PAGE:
What's Between Lard and Gelatin?
September 24, 2018 8:20 PM   Subscribe

I braised a pork shoulder yesterday. What's this stuff that formed a layer between the lard and the gelatin I reserved?

The shoulder was prepared with a dry spice and herb mixture, seared with vegetable oil, then braised in a slow cooker with hard cider. When it was done I removed the meat, poured the liquid into a gravy separator, pulled the pork, and returned the pulled pork and braising liquid, sans fat, to the pot. The gravy separator being a rather blunt tool, I stopped a bit short of the fatty layer and put the rest of the liquid in a Mason jar in the fridge so I could deal with it later.

Even before I put it in the fridge, it looked like there were three layers forming and not the two I'd expect. And that has proven to be the case. On top is a smooth layer of lard, on the bottom was gelatin (that I returned to the leftover pork today), and between the two there was a solid-ish layer of … something, with bits of pepper and spices distributed throughout (I had run the liquid through a fine mesh strainer but not a cheesecloth, so that was inevitably going to end up somewhere).

It doesn't look or feel like the top layer of lard. It tastes like concentrated pork and spices, but I was wary of returning it to the pork with the gelatin in case it's just, I dunno, a different sort of fat*. There's too much of it for it to be the vegetable oil I used to sear the meat. I'd describe its texture as more creamy than fatty. What have I got here? I have this nagging feeling that I should already know what it is, but google's not helping me.

* Excessively fatty pulled pork ends up a bit of a gut bomb, and the last time I failed to skim well enough I ended up having to scrape hardened lard off the leftovers and that was messy, so here we are. I've got a container of smoked tallow in the fridge from the last brisket I smoked, so having some lard around also seems like a reasonable idea.
posted by fedward to Food & Drink (6 answers total) 2 users marked this as a favorite
 
Probably just protein.
posted by stellathon at 10:09 PM on September 24, 2018


I've had this happen, and assume that it's lard, just of a different quality. Like, for example, some of it is abdominal lard and some of it is back lard, and those have different textures and flavors. Leaf lard (from around the kidneys) is the highest grade of lard, and is known for being almost flavorless. Lard from other parts of the pig can vary in flavor and texture, and I think that you're just seeing that. Especially if you got this from a different source than where you usually get it, I'd assume that this pork shoulder was just trimmed less (or differently) than what you're used to.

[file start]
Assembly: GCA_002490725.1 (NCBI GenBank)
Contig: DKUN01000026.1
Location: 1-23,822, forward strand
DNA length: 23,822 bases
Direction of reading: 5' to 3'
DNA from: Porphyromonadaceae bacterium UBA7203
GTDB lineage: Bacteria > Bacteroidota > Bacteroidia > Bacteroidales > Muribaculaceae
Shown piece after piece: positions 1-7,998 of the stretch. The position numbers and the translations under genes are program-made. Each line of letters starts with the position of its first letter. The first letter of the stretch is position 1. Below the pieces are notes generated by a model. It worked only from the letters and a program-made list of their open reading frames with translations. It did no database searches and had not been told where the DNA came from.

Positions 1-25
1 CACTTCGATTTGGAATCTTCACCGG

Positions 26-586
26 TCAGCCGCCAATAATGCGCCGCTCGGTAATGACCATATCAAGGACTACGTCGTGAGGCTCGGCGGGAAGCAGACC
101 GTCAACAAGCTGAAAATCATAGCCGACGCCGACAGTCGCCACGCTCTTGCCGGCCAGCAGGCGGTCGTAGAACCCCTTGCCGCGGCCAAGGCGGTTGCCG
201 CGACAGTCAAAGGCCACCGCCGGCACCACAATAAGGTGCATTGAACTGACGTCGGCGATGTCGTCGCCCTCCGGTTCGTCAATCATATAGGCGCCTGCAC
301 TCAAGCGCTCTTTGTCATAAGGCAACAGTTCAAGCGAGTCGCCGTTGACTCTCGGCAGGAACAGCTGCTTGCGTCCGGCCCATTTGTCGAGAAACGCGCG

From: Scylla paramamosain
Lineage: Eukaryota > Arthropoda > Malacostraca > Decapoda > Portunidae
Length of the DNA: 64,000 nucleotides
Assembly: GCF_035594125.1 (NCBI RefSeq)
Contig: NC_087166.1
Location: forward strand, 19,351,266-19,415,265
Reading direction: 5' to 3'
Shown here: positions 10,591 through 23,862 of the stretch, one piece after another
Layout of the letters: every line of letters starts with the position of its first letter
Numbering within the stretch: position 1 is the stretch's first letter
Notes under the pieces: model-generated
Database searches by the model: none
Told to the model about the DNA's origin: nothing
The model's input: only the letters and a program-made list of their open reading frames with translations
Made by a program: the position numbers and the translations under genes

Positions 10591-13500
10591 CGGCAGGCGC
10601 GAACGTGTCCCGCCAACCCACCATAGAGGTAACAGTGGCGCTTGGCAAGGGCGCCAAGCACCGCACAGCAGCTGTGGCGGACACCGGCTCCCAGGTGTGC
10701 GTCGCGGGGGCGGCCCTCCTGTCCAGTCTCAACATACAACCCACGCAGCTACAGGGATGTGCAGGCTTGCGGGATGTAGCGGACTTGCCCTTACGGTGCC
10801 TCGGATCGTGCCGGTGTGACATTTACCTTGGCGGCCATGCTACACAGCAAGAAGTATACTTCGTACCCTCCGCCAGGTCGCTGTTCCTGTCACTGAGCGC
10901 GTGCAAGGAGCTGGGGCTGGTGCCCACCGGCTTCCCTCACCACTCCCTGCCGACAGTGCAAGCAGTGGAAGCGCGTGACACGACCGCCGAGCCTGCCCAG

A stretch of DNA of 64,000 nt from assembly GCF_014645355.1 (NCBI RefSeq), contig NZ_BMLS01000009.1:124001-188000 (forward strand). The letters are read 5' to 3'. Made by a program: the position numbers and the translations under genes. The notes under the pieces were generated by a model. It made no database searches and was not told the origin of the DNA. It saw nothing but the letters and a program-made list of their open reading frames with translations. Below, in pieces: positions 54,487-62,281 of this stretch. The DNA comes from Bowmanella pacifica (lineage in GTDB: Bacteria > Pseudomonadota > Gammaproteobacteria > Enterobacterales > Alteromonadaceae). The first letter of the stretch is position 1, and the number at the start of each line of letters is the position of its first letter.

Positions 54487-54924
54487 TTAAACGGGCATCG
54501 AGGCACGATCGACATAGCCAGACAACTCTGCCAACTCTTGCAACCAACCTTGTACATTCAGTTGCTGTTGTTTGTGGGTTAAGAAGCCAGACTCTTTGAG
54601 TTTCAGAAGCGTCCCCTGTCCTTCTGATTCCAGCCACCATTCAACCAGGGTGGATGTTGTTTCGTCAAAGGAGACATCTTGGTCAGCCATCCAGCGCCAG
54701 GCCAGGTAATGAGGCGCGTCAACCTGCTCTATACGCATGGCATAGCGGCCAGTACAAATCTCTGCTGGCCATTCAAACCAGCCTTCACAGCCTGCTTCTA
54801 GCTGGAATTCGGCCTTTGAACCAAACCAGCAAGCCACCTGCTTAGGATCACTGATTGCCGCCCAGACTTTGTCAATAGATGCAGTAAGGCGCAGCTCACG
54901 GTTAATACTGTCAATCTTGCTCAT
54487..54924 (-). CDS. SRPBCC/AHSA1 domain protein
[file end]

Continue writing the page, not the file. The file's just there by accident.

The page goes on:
posted by mishafletch at 11:01 PM on September 24, 2018


Sort of greyish or greyish pink, meaty tasting and very soft/creamy? I think that’s cooked blood/meat juices — think about when juice runs out of a cooking hamburger, hits the hot pan and cooks into a semisolid?
posted by LizardBreath at 3:31 AM on September 25, 2018 [3 favorites]


It's probably just a layer of fat emulsified with gelatin-rich liquid.
posted by slkinsey at 5:32 AM on September 25, 2018


Ecume any meat... Skim. The. Scum. Otherwise, it does stratify and you see a grayish layer of the meat scum left over. Gray meat scum with what it could pull away from the rest - namely some of your spice.
posted by Nanukthedog at 6:02 AM on September 25, 2018


Right, totally just proteins that bonded to stray solids (in other words, fined the broth). The solidified layer is probably emulsified a bit with liquid and fat that got trapped with the cooked proteins, but it's definitely not just fat or gelatin. I knew I should have known the answer.
posted by fedward at 7:19 AM on September 25, 2018 [1 favorite]


« Older What kind of art paper is this?   |   Should/Can I help my ex and his mom? Newer »

You are not logged in, either login or create an account to post comments